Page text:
Jaguar’s New Hybrid Sports Car: The C-X16 Production Concept

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On the topic of the E-Type, that iconic English sports car turned 50 this year and the opportunity to celebrate the E-Type wasn’t lost on Jaguar, who paraded over 50 classic Jags (owned by collectors) in Frankfurt prior to the C-X16’s launch event, parking them in front of and around the Palais Thurn und Taxis where the event was held. (The E-Type, whose production stopped in 1975, has appeared in numerous movies ranging from Harold and Maude (1971) to The Avengers (1998) to the Shaguar that appeared in Austin Powers: International Man of Mystery (1999). I’d expect to see a C-X16 on the big screen in the not-too-distant future as well.)

Inside the C-X16, the Vermillion Red leather makes a powerful and bold statement although one presumes that Jaguar will also offer buyers other interior options as well. Ian Callum told me it was a “boyish indulgence” to make virtually everything inside red.

Similar to the way Jaguar concealed the exterior door handles, the interior has many secrets to reveal.

The dashboard itself is very clean and no vents are apparent. That’s because the vents from Intelligent Venting System rise from the deep confines of the dashboard to deliver hot or cold air when computer algorithms determine it necessary – and then retract until needed again. Similarly, the twin-dial instrument panel is hidden by smoked glass until the car is started and turning on the car also lights up displays in the center console that are otherwise in stealth mode.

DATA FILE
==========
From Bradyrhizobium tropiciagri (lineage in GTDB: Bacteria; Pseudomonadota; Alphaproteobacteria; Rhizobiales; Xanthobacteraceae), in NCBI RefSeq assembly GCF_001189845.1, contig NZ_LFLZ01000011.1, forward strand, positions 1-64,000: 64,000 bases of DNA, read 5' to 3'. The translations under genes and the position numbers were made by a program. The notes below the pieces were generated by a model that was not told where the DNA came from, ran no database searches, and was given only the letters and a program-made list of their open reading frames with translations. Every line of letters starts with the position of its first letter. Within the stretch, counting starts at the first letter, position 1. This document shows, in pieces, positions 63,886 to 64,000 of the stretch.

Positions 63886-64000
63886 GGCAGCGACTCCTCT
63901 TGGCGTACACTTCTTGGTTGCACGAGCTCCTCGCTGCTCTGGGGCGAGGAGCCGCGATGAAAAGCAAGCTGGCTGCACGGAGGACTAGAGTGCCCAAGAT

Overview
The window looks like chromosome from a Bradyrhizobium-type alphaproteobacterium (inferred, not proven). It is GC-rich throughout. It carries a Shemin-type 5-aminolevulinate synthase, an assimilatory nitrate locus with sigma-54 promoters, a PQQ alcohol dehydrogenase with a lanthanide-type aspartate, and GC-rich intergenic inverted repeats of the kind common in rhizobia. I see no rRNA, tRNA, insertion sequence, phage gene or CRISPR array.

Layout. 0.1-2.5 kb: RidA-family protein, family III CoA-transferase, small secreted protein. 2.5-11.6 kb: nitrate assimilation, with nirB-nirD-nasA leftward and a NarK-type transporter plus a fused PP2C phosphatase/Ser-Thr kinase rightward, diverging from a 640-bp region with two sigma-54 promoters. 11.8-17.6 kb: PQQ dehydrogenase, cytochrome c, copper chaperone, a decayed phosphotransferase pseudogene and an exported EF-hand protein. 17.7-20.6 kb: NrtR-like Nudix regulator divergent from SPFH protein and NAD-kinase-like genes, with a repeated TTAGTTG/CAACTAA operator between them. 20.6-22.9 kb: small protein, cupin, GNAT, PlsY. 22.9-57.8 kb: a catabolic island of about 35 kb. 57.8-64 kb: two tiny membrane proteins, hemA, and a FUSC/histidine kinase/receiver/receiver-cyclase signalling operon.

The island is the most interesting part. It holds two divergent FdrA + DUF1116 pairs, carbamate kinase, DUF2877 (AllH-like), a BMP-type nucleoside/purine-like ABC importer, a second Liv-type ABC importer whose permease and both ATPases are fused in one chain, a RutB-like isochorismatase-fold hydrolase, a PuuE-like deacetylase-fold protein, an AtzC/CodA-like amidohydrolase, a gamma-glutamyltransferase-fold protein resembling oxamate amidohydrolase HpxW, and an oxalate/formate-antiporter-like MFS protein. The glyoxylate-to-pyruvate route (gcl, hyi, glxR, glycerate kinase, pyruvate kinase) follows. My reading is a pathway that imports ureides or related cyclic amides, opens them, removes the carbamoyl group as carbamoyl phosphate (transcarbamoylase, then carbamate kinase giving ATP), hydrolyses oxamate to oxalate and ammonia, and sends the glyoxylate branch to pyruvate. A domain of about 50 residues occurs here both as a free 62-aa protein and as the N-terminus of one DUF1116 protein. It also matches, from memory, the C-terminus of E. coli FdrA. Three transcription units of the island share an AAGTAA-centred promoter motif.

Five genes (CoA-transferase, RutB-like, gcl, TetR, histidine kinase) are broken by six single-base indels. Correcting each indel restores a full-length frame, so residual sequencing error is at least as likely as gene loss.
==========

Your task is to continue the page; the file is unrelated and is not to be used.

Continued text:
It seems as if the C-X16 is moving at 300 km/h towards being a production vehicle, having already been termed a “production concept.” At the launch, Jaguar executives made many not-so-veiled references to its pending production status (i.e. “if it were to be produced, it will have a price range of €60-80,000.”)

Of course, all we saw was a C-X16 “production concept,” so we can only imagine how it drives. The Jaguar executives we talked to who have driven it speak of “inspirational performance” and “animal-like agility.” With the rich heritage of Jaguar behind it, we’ll probably be saying the same thing.





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